This stipulation alone seems conclusive on the issue of Mary Ann Bellanger's appearance in the action for the stipulation removed Louis J. Bellanger from the action; and if Mary Ann Bellanger was not, and never had been in the action, then the effect of removing Louis J. Bellanger therefrom would have been to terminate the action as to both Bellangers and there would have been no occasion for further stipulating that the pleadings should be amended to allege Mary Ann's ownership of the vehicle involved.
Thereafter, and on August 20, 1964, the defendant's attorneys moved to strike a note of issue filed by the plaintiff and their notice of motion stated their capacity as "Attorneys for Defendants — Bellanger". In their affidavit of reasons for striking the note of issue, they described themselves as "said firm has been retained as attorneys for the defendants, Mary Ann Bellanger * * * in the action", and in other portions refer to Mary Ann Bellanger as a defendant. This motion was without doubt made on behalf of Mary Ann Bellanger as a defendant. It was conceded in the record and in the brief on behalf of Mary Ann Bellanger on this appeal that the law firm filing that motion and conducting the defense on behalf of her husband did in fact represent her as to all matters concerning the litigation.
Upon the record as a whole, the contentions of the counsel for Mary Ann Bellanger that they never made an appearance on her behalf except by inadvertence are without merit. Mary Ann Bellanger has voluntarily in person and by her attorneys participated in this action in pretrial matters. While it may be that she was not personally served in accordance with the statutory requirements, it nevertheless appears that she and her attorneys did receive the summons and complaint and have accepted the same as properly personally served for purposes of the lawsuit. (CPLR 320, subd. [b].) The examination before trial of Marcia McGowan was the first such appearance by the defendant and the appearance of defendant herself in December of 1963 was indisputably a voluntary general appearance. (See Hayuk v. Hallock, 11 Misc.2d 1086, 1093, 1094; Perez v. Lorenzo, 38 Misc.2d 441, 442.) A reading of the opposing affidavits of attorneys Donohue and Komar and the testimony before Special Term on October 14, 1966 demonstrates the equivocal position taken by Mary Ann Bellanger's attorneys, particularly when considered with the statement "We do represent Mary Ann Bellanger but we do not appear for her in this action." This kind of "tightrope walking", when considered with the facts previously mentioned and the general appearance of the defendant with her attorneys at the time of her examination before trial, at which time the stipulation above mentioned was entered into, is conclusive that the said attorneys did appear and did represent Mary Ann Bellanger in the present action.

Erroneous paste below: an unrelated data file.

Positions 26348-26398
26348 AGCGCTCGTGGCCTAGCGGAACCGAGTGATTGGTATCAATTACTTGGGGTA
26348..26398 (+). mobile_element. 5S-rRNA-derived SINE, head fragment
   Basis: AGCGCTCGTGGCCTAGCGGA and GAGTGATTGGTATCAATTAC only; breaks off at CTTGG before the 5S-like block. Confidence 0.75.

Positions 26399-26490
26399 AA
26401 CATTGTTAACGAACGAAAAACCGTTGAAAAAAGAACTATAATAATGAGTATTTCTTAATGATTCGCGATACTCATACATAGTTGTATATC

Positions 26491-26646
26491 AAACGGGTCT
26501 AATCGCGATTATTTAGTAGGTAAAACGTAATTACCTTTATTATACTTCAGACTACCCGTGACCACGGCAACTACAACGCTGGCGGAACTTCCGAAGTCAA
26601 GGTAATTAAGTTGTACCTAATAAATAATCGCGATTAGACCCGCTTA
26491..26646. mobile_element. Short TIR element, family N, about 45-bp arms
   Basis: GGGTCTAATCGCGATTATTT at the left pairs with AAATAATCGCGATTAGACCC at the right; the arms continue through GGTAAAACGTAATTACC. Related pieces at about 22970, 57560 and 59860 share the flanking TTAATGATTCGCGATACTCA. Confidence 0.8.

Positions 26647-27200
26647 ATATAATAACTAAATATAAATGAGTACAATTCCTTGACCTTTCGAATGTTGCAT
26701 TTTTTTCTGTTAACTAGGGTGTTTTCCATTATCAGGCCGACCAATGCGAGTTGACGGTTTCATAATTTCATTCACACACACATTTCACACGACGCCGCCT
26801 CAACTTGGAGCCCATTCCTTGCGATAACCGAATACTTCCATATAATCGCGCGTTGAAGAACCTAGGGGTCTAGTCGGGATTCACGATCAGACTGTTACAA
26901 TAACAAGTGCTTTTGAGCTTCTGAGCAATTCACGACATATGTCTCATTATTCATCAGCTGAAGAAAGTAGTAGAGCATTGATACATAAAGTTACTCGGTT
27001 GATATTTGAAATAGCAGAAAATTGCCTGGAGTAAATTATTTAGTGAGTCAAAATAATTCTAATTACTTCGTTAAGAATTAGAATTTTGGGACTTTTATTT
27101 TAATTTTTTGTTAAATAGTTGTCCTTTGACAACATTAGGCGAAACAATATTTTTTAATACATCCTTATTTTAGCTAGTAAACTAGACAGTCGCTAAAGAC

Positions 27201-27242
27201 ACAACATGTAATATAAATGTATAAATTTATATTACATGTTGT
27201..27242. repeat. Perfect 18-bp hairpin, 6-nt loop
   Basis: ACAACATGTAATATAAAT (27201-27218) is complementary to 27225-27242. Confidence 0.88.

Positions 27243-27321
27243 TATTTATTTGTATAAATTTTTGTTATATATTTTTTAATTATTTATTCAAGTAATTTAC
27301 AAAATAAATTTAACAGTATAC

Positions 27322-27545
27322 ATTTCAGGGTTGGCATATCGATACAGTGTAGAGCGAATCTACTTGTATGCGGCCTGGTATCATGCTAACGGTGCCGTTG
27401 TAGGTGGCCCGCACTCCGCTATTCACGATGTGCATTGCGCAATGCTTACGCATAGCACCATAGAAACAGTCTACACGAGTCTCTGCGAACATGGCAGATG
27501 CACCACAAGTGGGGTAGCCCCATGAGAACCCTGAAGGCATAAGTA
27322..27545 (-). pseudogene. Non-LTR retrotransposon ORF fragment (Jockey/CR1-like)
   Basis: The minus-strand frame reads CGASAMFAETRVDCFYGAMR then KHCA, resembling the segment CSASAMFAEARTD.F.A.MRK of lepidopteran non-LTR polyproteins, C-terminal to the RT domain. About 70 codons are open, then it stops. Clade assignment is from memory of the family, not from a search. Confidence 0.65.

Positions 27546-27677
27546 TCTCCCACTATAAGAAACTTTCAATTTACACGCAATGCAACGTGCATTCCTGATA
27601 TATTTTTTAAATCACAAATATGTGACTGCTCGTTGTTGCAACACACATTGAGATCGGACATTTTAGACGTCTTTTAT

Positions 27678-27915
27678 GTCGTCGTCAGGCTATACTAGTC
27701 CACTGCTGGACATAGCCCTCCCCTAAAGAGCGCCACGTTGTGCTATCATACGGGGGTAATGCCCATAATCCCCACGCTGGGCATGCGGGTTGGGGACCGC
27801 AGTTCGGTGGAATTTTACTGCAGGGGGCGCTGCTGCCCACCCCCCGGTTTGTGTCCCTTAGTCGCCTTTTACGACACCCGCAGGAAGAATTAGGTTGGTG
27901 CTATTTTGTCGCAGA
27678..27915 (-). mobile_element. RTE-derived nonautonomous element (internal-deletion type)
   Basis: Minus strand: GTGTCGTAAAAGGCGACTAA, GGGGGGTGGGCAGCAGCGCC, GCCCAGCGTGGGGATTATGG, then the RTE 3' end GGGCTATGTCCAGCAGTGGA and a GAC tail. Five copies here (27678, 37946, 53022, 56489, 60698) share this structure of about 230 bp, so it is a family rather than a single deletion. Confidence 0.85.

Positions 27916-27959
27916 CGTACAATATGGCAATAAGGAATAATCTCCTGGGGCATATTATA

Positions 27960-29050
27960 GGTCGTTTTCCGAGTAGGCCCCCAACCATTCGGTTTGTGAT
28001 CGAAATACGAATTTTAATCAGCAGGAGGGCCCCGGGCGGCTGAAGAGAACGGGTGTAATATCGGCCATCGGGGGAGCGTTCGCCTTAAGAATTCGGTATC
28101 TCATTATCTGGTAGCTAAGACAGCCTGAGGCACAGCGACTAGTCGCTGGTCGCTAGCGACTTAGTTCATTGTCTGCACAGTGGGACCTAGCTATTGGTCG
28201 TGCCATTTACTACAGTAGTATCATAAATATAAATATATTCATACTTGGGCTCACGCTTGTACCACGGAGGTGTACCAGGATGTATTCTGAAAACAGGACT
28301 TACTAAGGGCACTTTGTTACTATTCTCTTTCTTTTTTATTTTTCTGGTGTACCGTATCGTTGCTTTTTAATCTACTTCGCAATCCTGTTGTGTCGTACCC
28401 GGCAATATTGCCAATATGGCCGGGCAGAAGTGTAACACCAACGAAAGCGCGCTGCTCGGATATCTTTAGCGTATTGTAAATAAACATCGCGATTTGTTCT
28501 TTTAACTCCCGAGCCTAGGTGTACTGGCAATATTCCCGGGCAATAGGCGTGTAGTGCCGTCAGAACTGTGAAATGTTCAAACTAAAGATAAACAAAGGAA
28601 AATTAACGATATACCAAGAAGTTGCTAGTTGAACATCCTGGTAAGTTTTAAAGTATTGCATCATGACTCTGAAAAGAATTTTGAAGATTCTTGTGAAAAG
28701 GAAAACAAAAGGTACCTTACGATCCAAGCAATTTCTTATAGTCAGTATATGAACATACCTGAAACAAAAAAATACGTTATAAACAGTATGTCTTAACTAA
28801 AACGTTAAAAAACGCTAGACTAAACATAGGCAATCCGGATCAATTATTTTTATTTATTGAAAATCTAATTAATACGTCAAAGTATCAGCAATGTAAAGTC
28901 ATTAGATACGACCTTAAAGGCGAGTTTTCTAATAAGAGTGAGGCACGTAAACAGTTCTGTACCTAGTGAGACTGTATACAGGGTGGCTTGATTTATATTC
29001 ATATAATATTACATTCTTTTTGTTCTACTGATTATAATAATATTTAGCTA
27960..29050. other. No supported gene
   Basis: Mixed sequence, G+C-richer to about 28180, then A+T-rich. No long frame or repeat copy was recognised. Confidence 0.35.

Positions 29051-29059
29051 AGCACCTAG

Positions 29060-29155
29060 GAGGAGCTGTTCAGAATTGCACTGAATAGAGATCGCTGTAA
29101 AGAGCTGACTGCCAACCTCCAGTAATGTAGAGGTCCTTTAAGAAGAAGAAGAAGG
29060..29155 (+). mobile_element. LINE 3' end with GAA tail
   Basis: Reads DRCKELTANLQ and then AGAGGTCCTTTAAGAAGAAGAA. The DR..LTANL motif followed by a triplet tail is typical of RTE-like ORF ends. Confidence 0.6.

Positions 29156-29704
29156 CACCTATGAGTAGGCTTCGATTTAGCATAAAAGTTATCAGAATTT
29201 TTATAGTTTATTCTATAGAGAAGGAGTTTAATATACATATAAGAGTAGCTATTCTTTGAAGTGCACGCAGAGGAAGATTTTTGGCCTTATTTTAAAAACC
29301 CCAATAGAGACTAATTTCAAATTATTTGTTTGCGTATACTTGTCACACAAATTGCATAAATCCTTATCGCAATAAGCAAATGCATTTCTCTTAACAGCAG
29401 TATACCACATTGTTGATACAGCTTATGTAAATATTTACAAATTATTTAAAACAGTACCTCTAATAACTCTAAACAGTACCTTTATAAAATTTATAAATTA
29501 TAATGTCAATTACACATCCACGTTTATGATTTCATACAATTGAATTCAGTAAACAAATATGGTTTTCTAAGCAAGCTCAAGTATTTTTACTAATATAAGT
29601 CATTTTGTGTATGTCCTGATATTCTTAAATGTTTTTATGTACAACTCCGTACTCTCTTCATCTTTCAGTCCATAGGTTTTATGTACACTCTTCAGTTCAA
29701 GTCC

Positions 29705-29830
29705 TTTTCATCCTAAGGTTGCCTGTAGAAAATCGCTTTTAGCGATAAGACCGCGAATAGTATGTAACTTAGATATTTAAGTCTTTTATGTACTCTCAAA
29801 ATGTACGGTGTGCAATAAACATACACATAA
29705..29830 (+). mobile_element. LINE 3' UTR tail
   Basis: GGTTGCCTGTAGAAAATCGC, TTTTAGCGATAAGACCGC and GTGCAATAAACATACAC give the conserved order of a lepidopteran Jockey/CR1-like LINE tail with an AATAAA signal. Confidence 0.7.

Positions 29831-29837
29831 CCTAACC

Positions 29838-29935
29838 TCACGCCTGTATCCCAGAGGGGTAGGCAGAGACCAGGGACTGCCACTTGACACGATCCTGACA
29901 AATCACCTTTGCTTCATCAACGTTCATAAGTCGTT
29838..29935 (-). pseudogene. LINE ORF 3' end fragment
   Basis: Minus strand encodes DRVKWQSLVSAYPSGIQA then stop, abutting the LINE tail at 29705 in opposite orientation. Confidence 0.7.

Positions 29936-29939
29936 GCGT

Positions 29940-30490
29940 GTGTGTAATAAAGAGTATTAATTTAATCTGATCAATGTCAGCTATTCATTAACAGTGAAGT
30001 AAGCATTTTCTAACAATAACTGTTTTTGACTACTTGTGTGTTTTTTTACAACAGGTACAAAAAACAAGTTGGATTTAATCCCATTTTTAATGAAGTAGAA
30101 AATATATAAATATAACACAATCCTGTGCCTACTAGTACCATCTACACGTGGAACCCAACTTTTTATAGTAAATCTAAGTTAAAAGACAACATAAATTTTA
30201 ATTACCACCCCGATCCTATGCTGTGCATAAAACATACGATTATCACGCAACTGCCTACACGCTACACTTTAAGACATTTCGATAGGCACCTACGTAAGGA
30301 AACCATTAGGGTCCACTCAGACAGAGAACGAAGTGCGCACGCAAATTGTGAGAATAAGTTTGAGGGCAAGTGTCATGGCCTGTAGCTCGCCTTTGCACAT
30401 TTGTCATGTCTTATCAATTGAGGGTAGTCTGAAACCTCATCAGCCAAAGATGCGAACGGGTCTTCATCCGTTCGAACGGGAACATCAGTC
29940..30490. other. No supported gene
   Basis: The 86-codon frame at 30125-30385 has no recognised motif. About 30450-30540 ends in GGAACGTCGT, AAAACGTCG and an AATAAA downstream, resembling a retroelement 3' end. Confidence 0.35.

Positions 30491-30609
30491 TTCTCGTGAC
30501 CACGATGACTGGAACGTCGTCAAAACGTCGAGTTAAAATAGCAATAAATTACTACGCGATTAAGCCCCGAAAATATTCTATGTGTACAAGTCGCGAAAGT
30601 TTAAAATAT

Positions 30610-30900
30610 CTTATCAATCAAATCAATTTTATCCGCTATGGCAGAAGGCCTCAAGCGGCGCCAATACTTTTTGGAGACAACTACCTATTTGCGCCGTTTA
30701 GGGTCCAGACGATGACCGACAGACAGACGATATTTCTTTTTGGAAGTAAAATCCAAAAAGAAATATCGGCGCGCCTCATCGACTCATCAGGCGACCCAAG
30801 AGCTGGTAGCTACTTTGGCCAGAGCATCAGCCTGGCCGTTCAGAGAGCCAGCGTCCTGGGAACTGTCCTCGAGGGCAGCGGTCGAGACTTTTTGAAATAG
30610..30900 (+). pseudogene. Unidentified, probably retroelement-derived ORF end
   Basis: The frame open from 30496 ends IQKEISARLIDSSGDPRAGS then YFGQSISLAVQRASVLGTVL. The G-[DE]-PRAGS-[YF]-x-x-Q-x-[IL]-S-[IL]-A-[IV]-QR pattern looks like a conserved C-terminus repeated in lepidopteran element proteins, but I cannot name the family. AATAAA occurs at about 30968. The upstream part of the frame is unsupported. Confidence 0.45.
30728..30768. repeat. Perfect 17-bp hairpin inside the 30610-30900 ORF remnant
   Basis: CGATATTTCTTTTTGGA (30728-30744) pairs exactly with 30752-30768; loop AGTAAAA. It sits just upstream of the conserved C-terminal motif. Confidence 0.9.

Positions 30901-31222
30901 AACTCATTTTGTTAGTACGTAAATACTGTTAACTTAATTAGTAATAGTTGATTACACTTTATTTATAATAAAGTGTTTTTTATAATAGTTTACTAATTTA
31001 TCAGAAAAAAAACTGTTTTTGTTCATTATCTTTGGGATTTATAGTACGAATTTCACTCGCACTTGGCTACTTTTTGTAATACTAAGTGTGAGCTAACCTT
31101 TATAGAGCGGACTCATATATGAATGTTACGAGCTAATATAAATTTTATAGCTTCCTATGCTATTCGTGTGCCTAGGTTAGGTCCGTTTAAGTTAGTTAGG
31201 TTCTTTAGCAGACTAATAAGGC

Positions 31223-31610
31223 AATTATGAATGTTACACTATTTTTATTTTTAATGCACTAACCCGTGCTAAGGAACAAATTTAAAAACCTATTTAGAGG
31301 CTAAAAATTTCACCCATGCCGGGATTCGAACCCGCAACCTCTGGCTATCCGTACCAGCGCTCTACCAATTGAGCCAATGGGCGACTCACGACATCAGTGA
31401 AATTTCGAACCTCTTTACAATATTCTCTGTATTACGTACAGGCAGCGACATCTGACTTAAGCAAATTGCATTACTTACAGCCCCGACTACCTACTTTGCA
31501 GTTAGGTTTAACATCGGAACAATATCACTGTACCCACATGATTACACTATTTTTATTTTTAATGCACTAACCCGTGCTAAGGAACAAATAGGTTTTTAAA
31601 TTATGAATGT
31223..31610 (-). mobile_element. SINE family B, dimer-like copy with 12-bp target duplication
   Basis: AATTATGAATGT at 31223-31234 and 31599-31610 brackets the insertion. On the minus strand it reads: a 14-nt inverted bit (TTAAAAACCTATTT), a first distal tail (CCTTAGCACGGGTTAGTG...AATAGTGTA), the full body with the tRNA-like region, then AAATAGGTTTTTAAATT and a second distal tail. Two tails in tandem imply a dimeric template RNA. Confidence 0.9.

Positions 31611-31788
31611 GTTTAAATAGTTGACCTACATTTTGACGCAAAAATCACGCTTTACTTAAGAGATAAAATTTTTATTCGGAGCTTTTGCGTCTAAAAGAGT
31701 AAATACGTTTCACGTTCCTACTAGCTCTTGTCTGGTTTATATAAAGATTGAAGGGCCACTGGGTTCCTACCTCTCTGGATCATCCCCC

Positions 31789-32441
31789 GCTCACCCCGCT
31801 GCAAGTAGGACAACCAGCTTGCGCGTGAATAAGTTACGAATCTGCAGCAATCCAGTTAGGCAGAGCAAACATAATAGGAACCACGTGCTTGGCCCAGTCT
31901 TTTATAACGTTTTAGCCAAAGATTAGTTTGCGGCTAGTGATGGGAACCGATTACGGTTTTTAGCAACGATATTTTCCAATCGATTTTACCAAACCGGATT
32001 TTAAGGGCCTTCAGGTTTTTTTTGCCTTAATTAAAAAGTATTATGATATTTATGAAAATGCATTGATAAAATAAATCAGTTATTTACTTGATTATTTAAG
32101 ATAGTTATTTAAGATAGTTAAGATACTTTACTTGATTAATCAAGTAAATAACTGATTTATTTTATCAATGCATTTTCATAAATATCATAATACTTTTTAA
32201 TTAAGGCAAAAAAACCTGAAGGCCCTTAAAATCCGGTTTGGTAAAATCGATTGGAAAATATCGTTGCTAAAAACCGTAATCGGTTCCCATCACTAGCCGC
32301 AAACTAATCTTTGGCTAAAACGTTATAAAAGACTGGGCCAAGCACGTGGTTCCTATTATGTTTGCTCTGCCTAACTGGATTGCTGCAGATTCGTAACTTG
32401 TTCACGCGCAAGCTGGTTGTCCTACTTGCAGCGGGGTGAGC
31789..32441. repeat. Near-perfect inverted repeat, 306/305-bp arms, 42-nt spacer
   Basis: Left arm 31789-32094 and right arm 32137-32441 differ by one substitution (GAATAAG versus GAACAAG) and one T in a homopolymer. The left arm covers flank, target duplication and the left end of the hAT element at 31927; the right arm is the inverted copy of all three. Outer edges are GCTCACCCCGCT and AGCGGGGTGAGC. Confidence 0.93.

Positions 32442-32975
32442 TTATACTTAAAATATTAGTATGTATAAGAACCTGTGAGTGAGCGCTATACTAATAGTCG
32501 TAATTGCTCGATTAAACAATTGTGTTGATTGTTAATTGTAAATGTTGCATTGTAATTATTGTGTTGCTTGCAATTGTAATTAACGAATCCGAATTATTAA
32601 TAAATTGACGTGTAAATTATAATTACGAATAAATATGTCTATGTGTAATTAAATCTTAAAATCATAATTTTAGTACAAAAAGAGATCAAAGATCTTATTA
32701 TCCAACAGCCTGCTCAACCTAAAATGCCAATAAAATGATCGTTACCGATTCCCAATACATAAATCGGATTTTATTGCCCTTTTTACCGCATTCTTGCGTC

The time to answer has long since passed, but it would appear that the defendant should be permitted to open her default. The nature of the opposition of defendants to the application of plaintiff for severance and judgment did not permit a cross motion for permission to serve an answer.
The order appealed from should be reversed, on the law and the facts, with costs to the appellant, and the motion granted unless the defendant Mary Ann Bellanger shall serve an answer within 10 days after the entry of the order of this court, in which event the motion of the plaintiff-appellant is denied.
GIBSON, P.J., REYNOLDS, STALEY, JR., and GREENBLOTT, JJ., concur.
Order reversed, on the law and the facts, with costs to appellant, and motion granted unless defendant Mary Ann Bellanger shall serve an answer within 10 days after the entry of the order of this court, in which event the motion of the plaintiff-appellant is denied.